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26 December 2010 – 7 January 2011: I organized all the logistics, program of meetings in-country, and travel details of a winter trip for VMI cadets, faculty and friends of VMI to Egypt: Cairo, Alexandria, Aswan and Luxor with me as the escort.

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2 December 2010– Facilitated the discussion by the cadets who participated in the Egyptian Arabic pilot conversation/dialogue project report with students at Cairo University.

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After Thanksgiving break 2010 – I organized the showing of the Egyptian Arabic comedy film: “Terrorism and Shish Kebab” on campus. This film was a very good tool to learn more about the issues around the rise of terrorism in Egypt and the people’s reaction. We had a very good discussion afterwards on the main points of the film. • 19th November 2010 – I organized a lecture by David Finkel at the Center for Leadership and Ethics (CLE) at the Virginia Military Institute (VMI).  Mr. Finkel is a Pulitzer Prize winning author, editor and writer for The Washington Post.  He discussed his recent book, The Good Soldiers. • 17 November 2010 – A full day field trip with all 32 cadets (from my two IS/PO 374 sections) to Washington, DC for briefings and meetings at the Department of State and at the Council on Foreign Relations on the Middle East issues. We also met with the Military Fellows (Navy, Marines and Army) who are at the Council for one year via video-conference since they are based in NYC.

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15 November 2010 – I gave a presentation on the Evolution of the MENA region from a historical perspective at the request of the Dean’s office at 11 am in the Turman Room

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26 October 2010 at Noon – I gave a presentation (Brown bag lunch) for VMI community: The Three Faces of Cairo in the Turman room __________________________________________________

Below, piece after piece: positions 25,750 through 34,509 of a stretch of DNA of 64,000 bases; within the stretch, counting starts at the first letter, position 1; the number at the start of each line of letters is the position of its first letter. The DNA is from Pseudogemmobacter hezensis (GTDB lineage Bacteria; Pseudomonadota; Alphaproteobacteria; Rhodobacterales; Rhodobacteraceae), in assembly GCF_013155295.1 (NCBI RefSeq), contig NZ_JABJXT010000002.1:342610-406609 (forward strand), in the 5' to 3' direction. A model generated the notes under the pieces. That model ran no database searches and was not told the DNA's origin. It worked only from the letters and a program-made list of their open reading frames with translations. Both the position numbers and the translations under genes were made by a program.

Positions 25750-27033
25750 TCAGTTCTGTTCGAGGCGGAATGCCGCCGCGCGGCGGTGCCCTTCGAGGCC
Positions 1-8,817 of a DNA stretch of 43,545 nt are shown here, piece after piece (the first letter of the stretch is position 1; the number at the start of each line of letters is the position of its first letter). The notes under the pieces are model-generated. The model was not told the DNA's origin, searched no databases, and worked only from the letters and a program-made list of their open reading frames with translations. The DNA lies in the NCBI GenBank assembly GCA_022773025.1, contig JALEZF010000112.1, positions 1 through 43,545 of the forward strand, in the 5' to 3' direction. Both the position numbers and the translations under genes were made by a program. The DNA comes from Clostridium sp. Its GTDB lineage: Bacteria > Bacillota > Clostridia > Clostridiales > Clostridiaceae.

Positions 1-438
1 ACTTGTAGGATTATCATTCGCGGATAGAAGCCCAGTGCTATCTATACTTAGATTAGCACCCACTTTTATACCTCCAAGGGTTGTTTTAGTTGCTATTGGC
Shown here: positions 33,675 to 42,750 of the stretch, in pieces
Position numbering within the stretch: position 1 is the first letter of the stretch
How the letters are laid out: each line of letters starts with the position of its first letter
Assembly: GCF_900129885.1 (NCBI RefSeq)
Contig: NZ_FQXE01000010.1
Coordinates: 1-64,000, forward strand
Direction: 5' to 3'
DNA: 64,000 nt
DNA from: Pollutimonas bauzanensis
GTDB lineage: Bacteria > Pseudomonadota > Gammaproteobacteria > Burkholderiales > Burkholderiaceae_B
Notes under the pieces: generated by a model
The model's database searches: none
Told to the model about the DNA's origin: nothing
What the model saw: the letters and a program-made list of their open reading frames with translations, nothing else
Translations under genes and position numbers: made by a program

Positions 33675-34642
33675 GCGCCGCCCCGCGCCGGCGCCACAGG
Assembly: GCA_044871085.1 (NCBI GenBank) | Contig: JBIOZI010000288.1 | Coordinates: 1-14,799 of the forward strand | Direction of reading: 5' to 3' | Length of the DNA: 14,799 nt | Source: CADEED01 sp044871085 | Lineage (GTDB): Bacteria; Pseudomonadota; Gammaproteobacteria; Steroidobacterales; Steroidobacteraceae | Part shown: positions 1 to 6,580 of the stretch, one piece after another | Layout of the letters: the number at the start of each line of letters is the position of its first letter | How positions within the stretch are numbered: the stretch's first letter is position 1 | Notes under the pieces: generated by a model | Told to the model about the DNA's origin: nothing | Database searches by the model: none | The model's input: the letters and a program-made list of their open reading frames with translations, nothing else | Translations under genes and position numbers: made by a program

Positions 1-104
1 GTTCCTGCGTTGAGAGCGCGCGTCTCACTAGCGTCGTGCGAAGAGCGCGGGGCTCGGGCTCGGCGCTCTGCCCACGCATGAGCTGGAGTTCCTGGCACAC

20 – 22 October 2010 – I was able to take 9 cadets to the 19th Annual Policy Makers Conference – of the National Council on US-Arab Relations entitled: where do we go from here? The cadets were able to interact with leading policy makers relating to the Middle East from the US government, private sector (think tanks), foreign governments’ representatives (Prince Turki from Saudi Arabia) and from the U.S. military e.g. Marine Lt. General John Allen, deputy commander of Central Command and soon to take General Petreaus’ place as the head of all troops in Afghanistan. In addition, they met with several VMI alumni including Mr. Robert Troxler.

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14 October 2010 – I arranged for a guest speaker: Dr. Marina Ottaway, Director of Middle East Program at the Carnegie Endowment for International Peace. The presentation was entitled: Nation-Building and Democracy Promotion: Lessons from Iraq and Afghanistan. The presentation was held in the Turman Room with over 100+ cadets, faculty and residents from Lexington. I hosted dinner at Moody Hall with 4 cadets and two IS department faculty members before the presentation.